Even when you point them in the right direction, it is a highly time-consuming process that is not immune to potential errors, meaning the employee handling your request might make a mistake and send you the wrong footage.

Therefore, you should review the footage to ensure it matches your expectations and captures your auto accident. You must request a correction immediately if they send you the wrong footage.

While scanning the camera footage for the proper clips is time-consuming, you have a time constraint automatically built into your request.

Regardless of who maintains the cameras, the footage is only stored for a finite period that varies by state, county, and agency.

How Long is Traffic Footage Stored?

The amount of time government agencies store traffic cam footage can vary greatly depending on where and the type of traffic camera that made the recording.

While some agencies may store the recorded video for more than a year, others may overwrite or delete the traffic cam footage from storage as soon as 24-72 hours to make room on their hard drives for newer files of the recorded traffic cam video.

Due to some transportation agencies only storing the traffic camera footage for a few days, you should make your initial request as soon as possible, as once it is deleted, it’s too late, and the video footage will be lost for all time.

While reviewing and verifying the footage sent is the critical next step, there is more that will need to be done than just checking the footage to ensure it is the right one showing the events of your car accident unfolding.

Reviewing the footage allows you to observe the accident from a perspective you did not have when you were hit.

When an accident occurs, we have a limited view through the front and back windshields and side windows in our vehicles, which prevents us from getting the full details of the accident.

Review Traffic Camera Footage for Evidence

Acquiring the camera footage gives us access to certain information that would have been unavailable then.

For example, you can narrow down the exact position of the vehicles when the collision occurred and evaluate the rough speed each vehicle was going.

Furthermore, it allows you to revise your official statement or change your legal strategy if there are some details you need clarification on.

In most scenarios, the footage can corroborate your claim by proving who the at-fault driver is beyond the shadow of a doubt.

Checking the footage and taking notes on what you see can give you the necessary context to enhance your car accident case and increase your odds of winning your claim.

Checking Traffic Camera Footage

Unfortunately, it might not be possible for you to finalize the claim or take advantage of the footage independently.

To this end, we want to remind readers that it is your right to retain legal counsel for official guidance on taking advantage of the footage you receive from the agency.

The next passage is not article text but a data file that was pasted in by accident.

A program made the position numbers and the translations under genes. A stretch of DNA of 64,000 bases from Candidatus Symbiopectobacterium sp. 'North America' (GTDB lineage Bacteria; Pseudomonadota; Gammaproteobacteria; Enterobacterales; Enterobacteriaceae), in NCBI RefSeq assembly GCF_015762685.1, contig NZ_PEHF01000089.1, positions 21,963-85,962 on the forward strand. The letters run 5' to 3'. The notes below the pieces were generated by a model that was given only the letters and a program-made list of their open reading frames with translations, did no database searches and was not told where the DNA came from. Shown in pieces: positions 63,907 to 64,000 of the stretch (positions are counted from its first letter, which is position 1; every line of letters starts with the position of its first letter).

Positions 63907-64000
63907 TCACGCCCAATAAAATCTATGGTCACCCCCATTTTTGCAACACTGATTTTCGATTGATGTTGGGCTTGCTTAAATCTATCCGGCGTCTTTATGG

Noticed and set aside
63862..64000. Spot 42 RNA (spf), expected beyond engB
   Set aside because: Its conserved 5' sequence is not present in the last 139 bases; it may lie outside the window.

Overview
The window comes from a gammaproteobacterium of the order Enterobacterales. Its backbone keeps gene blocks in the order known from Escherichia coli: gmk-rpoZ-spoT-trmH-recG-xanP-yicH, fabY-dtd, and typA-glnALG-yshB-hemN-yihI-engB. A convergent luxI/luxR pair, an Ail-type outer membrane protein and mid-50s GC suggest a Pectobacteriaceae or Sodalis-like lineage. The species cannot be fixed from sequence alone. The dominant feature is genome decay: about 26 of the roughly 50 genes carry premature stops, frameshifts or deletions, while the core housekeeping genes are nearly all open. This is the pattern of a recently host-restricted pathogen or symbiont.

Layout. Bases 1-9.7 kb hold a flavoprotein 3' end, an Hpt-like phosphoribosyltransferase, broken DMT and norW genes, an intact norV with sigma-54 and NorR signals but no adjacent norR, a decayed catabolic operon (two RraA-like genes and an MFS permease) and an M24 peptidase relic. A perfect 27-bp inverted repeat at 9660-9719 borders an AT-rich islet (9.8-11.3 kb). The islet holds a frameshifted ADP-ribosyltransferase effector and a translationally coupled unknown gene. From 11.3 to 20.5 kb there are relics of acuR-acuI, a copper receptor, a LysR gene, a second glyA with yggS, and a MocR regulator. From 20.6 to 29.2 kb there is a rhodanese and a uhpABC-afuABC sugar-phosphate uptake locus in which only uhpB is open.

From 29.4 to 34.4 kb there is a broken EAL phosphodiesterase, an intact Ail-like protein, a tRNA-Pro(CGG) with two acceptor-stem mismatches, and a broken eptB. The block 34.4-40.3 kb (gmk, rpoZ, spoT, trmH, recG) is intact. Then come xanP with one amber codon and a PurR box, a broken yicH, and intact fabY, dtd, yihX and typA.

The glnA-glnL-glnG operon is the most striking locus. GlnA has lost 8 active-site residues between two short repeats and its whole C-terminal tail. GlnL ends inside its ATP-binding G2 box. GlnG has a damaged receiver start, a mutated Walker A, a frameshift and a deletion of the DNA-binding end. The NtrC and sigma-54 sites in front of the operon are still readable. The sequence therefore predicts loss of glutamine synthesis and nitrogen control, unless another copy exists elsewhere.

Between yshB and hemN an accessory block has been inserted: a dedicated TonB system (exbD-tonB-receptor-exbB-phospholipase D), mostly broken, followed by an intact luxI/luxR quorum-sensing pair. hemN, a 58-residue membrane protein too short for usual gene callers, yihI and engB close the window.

If you elect to forgo legal representation, you can still file a claim independently to seek compensation from the at-fault driver’s insurance company.

Bonus Step: Find Alternatives to CCTV Video Footage

Traffic camera footage can make a huge difference in whether you can win or lose your claim, especially if there is video evidence recorded of the accident that conflicts with your accounting of the events.

Having camera footage proving the other driver was responsible can effectively be the primary piece of evidence you need to win the car accident claim without much argument from the defendant’s legal team (assuming they do not deny their client was driving the car that hit you).

Unfortunately, acquiring CCTV footage is not always an option since they are not installed on every street.

If your accident occurred on a major road (i.e., an an interstate highway, freeway, collector, or arterial road), there will almost always be a traffic camera, especially in a big city.

That said, smaller roads (i.e., residential or back roads) are less well monitored and generally lack camera recording equipment.

There are exceptions if the road is close to a business with surveillance cameras installed to prevent theft. Unfortunately, you might have to find alternative pieces of evidence if traffic camera footage is unavailable.

Dashcam Video Evidence of Car Accident

In a perfect world, you or the other driver could provide dashcam footage, which provides point-of-view video evidence.

However, most people do not install dashcams on their cars, so this is far from guaranteed.

Physical Damage to Car Body

Fortunately, having your vehicle assessed by mechanics can provide expert opinions corroborating your story.

A skilled mechanic can identify whether you caused the impact or were struck by another vehicle.

Additionally, most accidents occur in areas where other vehicles are driving or pedestrians are walking, which means there may be eyewitnesses that saw the accident event unfold.

Eyewitness Evidence in Police Reports

When you contact the police after an accident, these other individuals may be interviewed and provide statements to the police about what they remember seeing.

This information is often included in police reports and provides additional pieces of evidence.

Cellphone Video Footage of Car Accident

Another way pedestrians and drivers who witnessed the car wreck can help out is by providing cellphone video footage and photos that can further confirm the other driver was responsible.

Police Officer Writing a Report

These alternatives can make it easier for an experienced attorney to prove your side of the story if a traffic camera does not capture the evidence. The more evidence you have, the easier the personal injury claim becomes.

Closing Statements on How to Get Traffic Camera Footage

Motor vehicle collisions are increasingly prevalent and are the nation’s leading cause of personal injury claims.

Acquiring traffic camera footage expedites the process and makes it virtually impossible for the defendant’s insurance adjuster to deny their client’s culpability.